Hi Friends! How is it possible that Thanksgiving is in 3 days? What happened to October?
So, we’re getting in right under the wire with a couple of new recipes like Cranberry Port Sauce that you should seriously consider adding to your Thanksgiving table.
As you know from previous Thanksgiving posts, I have a thing about cranberries (I love them!) and especially cranberries enhanced by a little booze. Remember the Drunken Cranberries from a few years ago?
While I still love those, this Cranberry Port Sauce has quickly become my go to cranberry recipe for Thanksgiving. It’s quick, easy, and super tasty. As a bonus, you can make it a few days ahead and it will only be better by turkey day.
Here’s what you need:
Cranberries, Port, Orange Juice, Orange Zest, Lemon Zest, Sugar, and a Cinnamon Stick
If you’re not a port drinker, you want to look for Ruby Port in the wine section. Port is a fortified wine (like Sherry, Marsala, and Madeira) and can be used for cooking or for sipping. It’s worthwhile to buy a little better bottle of port here since it is one of only a few ingredients. There are bottles of port that are about $5 and they taste like a $5 bottle of wine. Not good. This bottle was about $15 but it’s good enough to drink. You know how I feel about cooking wine…just say no.
It drives me crazy that cranberries no longer come in a pound package. All of the bags of cranberries in my store are 12 ounce packages. Technically for this recipe you need 1 pound (16 oz.) of cranberries so you need about 1 ¼ bags. I haven’t tried this recipe with only 12 ounces of berries, but my best guess is that it would be just fine. You might want to decrease the sugar a bit and/or cook it just a little more to thicken.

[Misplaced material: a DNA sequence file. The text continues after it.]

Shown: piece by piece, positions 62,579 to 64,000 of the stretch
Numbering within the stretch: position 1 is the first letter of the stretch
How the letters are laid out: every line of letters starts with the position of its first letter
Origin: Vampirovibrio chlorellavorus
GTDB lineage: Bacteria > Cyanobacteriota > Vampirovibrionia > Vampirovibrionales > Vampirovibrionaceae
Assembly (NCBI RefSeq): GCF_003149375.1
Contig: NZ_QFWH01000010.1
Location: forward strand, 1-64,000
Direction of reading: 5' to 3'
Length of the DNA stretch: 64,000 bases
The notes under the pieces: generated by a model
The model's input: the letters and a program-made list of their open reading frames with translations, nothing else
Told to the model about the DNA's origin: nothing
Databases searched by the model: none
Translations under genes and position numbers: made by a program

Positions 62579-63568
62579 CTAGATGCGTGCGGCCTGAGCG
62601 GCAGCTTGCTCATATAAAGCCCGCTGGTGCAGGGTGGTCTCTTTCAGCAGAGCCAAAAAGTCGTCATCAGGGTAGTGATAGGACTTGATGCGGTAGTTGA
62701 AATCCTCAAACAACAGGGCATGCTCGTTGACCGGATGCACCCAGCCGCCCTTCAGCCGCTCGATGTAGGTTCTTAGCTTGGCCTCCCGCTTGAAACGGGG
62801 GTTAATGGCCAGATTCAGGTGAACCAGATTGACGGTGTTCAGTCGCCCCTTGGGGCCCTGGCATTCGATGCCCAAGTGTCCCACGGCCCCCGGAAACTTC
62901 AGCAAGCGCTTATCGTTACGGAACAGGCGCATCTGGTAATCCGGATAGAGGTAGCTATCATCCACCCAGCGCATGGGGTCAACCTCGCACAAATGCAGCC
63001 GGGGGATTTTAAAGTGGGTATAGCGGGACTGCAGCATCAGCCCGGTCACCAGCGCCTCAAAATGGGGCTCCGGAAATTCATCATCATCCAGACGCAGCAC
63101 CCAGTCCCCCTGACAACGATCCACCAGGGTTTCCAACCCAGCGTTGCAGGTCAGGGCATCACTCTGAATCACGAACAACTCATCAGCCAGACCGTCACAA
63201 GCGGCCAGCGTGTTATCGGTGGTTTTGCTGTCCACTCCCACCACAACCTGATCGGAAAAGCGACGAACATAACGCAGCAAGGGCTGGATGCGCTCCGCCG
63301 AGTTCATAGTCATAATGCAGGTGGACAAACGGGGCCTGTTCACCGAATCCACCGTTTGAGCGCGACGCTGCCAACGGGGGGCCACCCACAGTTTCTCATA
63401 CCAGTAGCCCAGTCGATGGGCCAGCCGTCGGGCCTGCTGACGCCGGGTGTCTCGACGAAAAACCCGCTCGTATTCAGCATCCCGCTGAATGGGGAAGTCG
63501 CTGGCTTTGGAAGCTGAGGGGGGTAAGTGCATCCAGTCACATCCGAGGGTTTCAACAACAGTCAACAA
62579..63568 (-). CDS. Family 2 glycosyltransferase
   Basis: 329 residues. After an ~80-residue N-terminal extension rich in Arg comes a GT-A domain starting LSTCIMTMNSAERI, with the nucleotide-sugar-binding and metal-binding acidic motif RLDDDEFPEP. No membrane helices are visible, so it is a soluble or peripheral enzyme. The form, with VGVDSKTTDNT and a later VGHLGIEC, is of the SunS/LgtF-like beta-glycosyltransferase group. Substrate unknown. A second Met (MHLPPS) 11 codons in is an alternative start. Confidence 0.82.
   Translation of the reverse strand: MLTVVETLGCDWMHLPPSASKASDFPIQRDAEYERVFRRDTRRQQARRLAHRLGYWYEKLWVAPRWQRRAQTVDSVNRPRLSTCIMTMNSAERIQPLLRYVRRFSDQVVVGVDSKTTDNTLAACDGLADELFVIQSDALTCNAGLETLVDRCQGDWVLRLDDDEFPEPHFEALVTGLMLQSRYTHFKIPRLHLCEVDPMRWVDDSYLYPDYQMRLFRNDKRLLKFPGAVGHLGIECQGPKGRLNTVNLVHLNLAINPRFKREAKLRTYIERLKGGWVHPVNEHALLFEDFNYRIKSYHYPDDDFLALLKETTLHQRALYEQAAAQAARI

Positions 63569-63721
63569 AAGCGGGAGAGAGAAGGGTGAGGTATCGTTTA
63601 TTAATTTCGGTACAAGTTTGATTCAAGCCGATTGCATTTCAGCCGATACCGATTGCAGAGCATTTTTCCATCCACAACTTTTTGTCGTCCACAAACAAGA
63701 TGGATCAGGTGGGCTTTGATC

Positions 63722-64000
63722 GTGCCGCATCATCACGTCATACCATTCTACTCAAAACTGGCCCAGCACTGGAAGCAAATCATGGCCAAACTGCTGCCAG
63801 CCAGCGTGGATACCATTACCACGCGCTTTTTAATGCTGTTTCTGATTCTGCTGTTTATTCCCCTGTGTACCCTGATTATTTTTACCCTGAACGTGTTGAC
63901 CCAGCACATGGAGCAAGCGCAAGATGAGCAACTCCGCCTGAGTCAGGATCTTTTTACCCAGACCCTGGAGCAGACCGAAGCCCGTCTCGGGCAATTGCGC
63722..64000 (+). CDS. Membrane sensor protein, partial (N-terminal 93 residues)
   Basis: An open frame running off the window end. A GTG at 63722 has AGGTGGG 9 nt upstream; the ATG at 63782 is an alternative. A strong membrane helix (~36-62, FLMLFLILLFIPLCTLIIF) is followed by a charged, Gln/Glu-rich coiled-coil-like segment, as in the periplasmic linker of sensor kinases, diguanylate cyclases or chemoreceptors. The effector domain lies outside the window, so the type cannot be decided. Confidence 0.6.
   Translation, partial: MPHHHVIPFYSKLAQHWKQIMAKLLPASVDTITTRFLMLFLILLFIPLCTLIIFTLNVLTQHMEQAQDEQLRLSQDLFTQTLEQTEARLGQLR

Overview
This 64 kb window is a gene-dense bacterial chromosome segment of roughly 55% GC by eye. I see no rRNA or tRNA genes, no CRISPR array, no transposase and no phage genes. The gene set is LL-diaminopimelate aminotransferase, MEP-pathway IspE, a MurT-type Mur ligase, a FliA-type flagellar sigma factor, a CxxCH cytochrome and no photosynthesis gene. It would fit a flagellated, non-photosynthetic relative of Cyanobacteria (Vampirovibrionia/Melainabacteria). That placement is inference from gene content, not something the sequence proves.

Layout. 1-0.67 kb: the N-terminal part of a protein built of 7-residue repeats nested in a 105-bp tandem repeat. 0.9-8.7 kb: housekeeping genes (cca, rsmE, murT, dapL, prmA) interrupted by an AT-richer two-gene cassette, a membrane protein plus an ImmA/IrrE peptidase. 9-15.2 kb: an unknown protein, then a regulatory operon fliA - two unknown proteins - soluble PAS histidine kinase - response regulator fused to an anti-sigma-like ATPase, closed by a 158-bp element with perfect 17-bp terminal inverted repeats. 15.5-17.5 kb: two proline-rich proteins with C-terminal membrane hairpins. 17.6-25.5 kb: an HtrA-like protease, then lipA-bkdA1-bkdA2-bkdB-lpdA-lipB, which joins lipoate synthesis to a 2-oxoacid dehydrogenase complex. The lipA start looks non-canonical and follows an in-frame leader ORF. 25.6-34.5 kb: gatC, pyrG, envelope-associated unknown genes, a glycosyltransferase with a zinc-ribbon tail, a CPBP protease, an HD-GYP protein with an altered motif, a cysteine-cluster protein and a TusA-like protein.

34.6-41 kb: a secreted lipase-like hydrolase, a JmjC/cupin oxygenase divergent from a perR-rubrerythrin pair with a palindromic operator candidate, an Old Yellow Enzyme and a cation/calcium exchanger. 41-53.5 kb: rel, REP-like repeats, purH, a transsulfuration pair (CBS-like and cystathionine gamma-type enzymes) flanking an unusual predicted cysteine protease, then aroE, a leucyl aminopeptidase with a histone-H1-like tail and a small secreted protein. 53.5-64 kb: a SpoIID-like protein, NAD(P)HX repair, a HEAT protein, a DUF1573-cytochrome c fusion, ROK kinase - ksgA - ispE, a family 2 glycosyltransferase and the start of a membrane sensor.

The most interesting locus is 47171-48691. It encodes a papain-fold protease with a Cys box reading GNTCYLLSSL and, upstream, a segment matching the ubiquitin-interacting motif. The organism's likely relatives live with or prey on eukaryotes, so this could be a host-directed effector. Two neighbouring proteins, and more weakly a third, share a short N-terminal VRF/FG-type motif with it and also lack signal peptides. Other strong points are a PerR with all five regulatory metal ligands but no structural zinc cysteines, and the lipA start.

OR you can buy 2 bags of cranberries, make the recipe as written, and make Cranberry Apple Crisp (so good!), Cranberry Orange Bread, Braised Pork Chops with Cranberries, or some other awesome cranberry recipe. Use the tabs to the right or the search bar…we have lots of cranberry love here at Idiot’s Kitchen.
Cranberries can also be frozen so you don’t need to feel pressured to use them up right away. I always buy at least one extra bag so I have cranberries all year long.
I like to rinse and pick through my cranberries. There are always a few that are shriveled and funky and we don’t want those. Use only firm, bright berries.
The only other prep is to grate the zest off of 1 lemon and 1 orange. Then squeeze the juice of 2 oranges to equal 1 cup.
The first step in this recipe is to reduce 1 cup of port by half. The best way to know what half looks like is to pour 1 cup of port into a sauce pan and tip it gently to the side.
Get a good mental picture of where that port is in the pan. How much of the bottom does it cover? How far does it come up the side?
Then place the pan on the stove over medium high heat and bring the cup of port to a simmer or light boil. Simmer for about 5 minutes and as the port thickens and reduces, occasionally tip the pan to the side to see how the amount compares to the full cup.
Reducing by half will take about 5 minutes. If you’re really worried about this step (don’t be) you can always pour it into a measuring cup, but a good eyeball estimate will usually suffice.
When the port has reduced by half, add 1 pound of cranberries, 1 cup of fresh orange juice…
1 cup of sugar, the lemon and orange zest, and 1 cinnamon stick.
Note: If you don’t have a cinnamon stick, I think it’s better to skip the cinnamon. If you only have ground cinnamon, you can add the tiniest pinch at the end, but don’t get too carried away with it or your Cranberry Port Sauce will be completely overwhelmed.
Stir all of the ingredients together and bring to a simmer over medium low heat, stirring occasionally, for 15 minutes.
After 15 minutes, about half of the berries will have burst and the sauce will thicken enough to coat the back of the spoon.
Remove the pan from the heat and allow the Cranberry Port Sauce to cool to room temperature. When cool, remove the cinnamon stick, transfer to a bowl, cover, and refrigerate.
The sauce will continue to thicken in the fridge and the flavors will only get better, so I like to make this one or two days ahead.
On Thanksgiving day, take this out of the fridge about an hour before you’re ready to eat so that it can warm up a bit. Spoon it into a pretty dish – I use my Grandma’s pink bowl, and serve with your turkey and fixings!
If you’re a cranberry lover like me, I know you’ll love this Cranberry Port Sauce. Many thanks to my friend Roz for sending me the recipe!
Here’s the recipe – from Williams Sonoma